In a Vase on Monday: Experimenting

I am joining Cathy at Rambling in the Garden with a Monday vase.

It is always a joy to cut flowers and bring them indoors. What is even better is when there is enough material to experiment a little. And even better than that is when you have a ‘new’ vase!

Well, actually this ‘Lotus’ vase was purchased in the spring, and I was hesitant about using it as I feared it would need so much to fill it. It is a shallow glazed dish with a removable lid that has about 30 holes in it. IΒ was surprised at how I could put varying stem lengths in it to create a rather pleasing arrangement. It will definitely be used more frequently in future!

The flowers and grasses used are:

Zinnia, Rudbeckia fulgida, Rudbeckia Prairie Glow, Cosmos Bright Lights, Cosmos Purity, Cosmos Double Click Cranberry, Lantana, Fennel seedheads, Echinacea Sunrise, Miscanthus Adagio, Pennisetum, culinary Sage leaves, Artemisia Silver Queen, Helenium Lemon Queen, Borage, Hypericum Miracle Night, Verbena bonariensis and probably a couple of others I have forgotten!

Special thoughts are with our host today. Do go and visit her and see what lovely flowers have been put in vases around the globe.

(Click on any image below to see a slideshow)

Wishing you all some of the gorgeous September sunshine we have been enjoying!


38 thoughts on “In a Vase on Monday: Experimenting

  1. What a lovely bowl ‘o blooms, Cathy! Like you, I’ve been enjoying the last of the garden annuals and the September weather – it’s been lovely after the heat of the summer. Have a great week!

    • Thanks Eliza. The weather has been so kind this month with some showers and then some really warm and calm days. I do love September – and October too. We have been making the most of it outdoors! πŸ™‚

  2. To me this beautiful vase reminds me of summer still holding on for a last hurrah! I love it! I have many of the same flowers in my garden, and they’re starting to fade, but hanging on just a little bit longer, too. Your new vase is lovely, and you filled it beautifully. πŸ™‚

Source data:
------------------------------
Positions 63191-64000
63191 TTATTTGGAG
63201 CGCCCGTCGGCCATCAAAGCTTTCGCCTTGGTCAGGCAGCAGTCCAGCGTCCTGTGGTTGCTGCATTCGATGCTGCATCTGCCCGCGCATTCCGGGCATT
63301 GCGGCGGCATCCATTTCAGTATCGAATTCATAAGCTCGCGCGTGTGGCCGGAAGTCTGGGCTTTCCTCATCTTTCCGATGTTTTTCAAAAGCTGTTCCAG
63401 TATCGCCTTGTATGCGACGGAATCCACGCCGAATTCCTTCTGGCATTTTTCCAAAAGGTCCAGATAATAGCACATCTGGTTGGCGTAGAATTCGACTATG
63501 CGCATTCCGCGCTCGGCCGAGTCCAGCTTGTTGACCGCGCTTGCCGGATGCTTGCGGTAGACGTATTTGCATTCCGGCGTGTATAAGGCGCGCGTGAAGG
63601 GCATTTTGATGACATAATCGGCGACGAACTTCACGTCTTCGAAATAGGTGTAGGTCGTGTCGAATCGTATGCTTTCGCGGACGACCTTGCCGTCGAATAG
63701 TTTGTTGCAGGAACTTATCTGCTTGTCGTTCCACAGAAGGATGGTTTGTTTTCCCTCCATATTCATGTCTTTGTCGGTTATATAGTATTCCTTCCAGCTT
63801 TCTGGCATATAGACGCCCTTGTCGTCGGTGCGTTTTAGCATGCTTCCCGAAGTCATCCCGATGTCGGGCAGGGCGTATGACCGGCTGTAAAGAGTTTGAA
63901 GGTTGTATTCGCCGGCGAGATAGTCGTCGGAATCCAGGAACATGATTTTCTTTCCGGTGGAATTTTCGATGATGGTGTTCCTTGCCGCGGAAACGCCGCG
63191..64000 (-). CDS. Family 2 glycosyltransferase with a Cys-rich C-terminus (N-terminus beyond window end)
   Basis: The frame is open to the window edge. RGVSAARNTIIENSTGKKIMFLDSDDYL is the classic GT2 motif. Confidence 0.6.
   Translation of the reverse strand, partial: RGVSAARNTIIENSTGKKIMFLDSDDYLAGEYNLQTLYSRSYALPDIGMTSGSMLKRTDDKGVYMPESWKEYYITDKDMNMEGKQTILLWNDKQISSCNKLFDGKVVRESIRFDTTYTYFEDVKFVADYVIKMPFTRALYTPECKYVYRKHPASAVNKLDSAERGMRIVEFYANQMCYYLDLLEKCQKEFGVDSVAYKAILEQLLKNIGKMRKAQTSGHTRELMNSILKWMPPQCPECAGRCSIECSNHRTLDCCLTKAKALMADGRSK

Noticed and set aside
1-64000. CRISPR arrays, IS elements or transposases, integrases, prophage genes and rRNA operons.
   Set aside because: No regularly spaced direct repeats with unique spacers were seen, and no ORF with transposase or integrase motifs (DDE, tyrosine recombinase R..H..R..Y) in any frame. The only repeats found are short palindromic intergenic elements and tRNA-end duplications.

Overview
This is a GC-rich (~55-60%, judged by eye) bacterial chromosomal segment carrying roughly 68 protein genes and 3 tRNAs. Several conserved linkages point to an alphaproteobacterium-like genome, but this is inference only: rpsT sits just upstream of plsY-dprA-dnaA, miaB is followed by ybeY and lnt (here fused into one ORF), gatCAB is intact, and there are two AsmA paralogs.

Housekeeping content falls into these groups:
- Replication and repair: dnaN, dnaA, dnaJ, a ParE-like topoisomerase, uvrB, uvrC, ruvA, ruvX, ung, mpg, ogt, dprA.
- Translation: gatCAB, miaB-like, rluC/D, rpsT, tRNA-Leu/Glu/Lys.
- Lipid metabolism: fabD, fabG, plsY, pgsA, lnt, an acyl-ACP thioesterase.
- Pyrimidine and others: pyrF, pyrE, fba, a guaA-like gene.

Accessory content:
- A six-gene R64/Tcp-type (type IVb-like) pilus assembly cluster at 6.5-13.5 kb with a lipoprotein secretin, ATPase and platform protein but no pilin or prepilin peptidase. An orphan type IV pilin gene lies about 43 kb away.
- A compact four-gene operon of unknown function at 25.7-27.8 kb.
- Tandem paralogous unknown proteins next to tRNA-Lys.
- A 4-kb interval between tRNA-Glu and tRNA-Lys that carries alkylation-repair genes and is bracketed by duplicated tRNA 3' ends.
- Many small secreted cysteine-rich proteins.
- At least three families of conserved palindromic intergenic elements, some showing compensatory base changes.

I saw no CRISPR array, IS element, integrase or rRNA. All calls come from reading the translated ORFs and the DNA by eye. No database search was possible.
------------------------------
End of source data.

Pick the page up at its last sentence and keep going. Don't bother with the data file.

3. That is a lovely vase, Cathy. I’m so glad you could put it to good use with your gorgeous blooms. I like the two-tones of green and the fact that it has supports for the flowers. It’s nice to see anything from your garden. xo

    • Until a couple of days ago it felt like late summer here too, but two nights of almost zero temperatures have cooled things down a bit and the leaves are starting to change colour!

  4. Cathy your new vase I love how I love each and every one of the flowers you have put on it: they are divine, their colors wonderful and remind me of summer, they are so cheerful. It is a fabulous, magnificent arrangement, I love it. It made me smile when I saw it. Cathy have a happy week and keep enjoying the good weather. Greetings from Margarita xx

  5. I’ve been seeing all your brightly colored flowers in gardens during our travels. Tomorrow we will be heading back into Germany to the Bavarian Forest once more. Love the weather we have been experiencing.

  6. That zinnia seems huge! I do not grow them, so I do not know what they are capable of. You might think they would like our arid climate, but they actually mildew here. I don’t know how that works!

    • Yes, the zinnia did produce a few extra large blooms until recently! I had problems with mildew with Monarda a few years ago and found out that heat and drought weaken the plant and makes it more susceptible to mildew, even in dry conditions. (I gave up growing Monarda after that!)

      • That makes sense, but is weird nonetheless. Mildew is not much of a problem here because of the minimal humidity. However, there are a few plants, such as zinnias, that are actually more susceptible to mildew here than they are in milder but more humid climates, such as in the Pacific Northwest.

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